After a happy childhood, novelist Julie Myerson's son discovered drugs. It only took a few months for him to lose his way and propel his family into daily chaos. Myerson and her husband locked their eldest son out of the family home when he was just 17.
The day my son hits me, I'm all dressed up to go out. High heels and lipstick and perfume.
In The Lost Child, Myerson weaves the story of two people—her son and artist Mary Yelloly—whose childhoods were cut short. Both are stories of loss, yet both are stories of unrealized potential.
A director friend has a first night in the West End and it's a hot May evening, hot and light, and I've really been looking forward to this. We go out so rarely at the moment and I'm all ready to leave and I don't want to be late. So I'm watching the clock when I see him dragging his amp through the hall to take out on to the lawn.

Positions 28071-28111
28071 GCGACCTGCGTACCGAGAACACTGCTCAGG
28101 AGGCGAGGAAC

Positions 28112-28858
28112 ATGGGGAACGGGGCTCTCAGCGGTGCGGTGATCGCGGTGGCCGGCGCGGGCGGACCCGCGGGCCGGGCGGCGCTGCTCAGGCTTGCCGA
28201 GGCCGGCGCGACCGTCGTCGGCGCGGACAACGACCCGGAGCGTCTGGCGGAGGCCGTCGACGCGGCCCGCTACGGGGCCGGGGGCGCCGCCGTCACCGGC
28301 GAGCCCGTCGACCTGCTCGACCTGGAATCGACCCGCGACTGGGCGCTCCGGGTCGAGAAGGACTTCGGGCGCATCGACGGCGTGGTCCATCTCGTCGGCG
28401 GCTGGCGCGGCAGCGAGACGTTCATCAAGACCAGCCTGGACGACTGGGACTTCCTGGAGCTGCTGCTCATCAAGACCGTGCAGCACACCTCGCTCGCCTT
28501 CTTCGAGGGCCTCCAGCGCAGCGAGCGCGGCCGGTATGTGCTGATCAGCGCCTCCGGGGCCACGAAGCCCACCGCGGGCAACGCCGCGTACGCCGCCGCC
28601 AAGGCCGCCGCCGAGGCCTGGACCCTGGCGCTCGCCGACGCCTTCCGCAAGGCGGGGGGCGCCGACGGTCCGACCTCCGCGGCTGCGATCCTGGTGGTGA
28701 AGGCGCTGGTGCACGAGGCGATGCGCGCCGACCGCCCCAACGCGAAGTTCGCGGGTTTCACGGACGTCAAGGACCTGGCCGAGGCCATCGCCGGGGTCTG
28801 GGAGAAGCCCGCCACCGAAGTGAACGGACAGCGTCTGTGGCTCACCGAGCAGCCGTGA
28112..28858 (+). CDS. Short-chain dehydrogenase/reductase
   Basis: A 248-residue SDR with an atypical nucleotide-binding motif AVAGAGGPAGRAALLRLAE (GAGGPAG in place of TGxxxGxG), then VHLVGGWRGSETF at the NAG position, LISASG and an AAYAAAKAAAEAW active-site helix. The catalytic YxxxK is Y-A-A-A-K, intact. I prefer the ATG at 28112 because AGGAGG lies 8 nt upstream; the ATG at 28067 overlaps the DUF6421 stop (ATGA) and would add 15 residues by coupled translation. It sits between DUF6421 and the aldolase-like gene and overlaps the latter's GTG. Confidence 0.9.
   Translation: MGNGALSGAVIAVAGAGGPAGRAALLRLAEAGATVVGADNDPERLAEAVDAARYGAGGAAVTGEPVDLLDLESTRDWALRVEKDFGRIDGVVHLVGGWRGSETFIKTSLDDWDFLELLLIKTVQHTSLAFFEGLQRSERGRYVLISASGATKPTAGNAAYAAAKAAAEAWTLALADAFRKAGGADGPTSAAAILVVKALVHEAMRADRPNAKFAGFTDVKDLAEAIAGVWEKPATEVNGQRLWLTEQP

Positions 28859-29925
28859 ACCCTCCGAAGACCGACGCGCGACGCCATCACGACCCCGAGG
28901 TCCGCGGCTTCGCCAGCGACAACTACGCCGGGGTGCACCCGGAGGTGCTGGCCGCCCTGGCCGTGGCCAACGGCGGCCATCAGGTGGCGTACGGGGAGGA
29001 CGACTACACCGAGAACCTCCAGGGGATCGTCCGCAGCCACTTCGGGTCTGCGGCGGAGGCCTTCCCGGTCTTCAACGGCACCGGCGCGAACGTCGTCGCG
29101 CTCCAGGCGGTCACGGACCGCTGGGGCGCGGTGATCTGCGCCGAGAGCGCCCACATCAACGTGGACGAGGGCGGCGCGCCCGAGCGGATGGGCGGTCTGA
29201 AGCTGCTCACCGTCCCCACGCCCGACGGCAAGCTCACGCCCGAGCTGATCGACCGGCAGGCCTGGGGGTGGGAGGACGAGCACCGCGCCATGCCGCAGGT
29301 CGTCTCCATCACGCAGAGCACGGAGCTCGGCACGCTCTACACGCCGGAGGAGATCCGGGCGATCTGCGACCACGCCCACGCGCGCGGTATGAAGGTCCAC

Where are you going with that?
Outside. We're gonna practise, when you've gone.
Not outside, you can't.
Come on, darling, not with an amp. It will be far too loud.
Oh for f***'s sake. He tries to push past me, but I get there first and lock the door and put the key on the shelf.
It's not fair on other people, I tell him. That amp really is louder than you think. Practise outside without an amp by all means if you want to.
Without an amp? he almost shouts. You really don't have any f***ing idea, do you?
His father comes in, car keys in hand.
What's going on?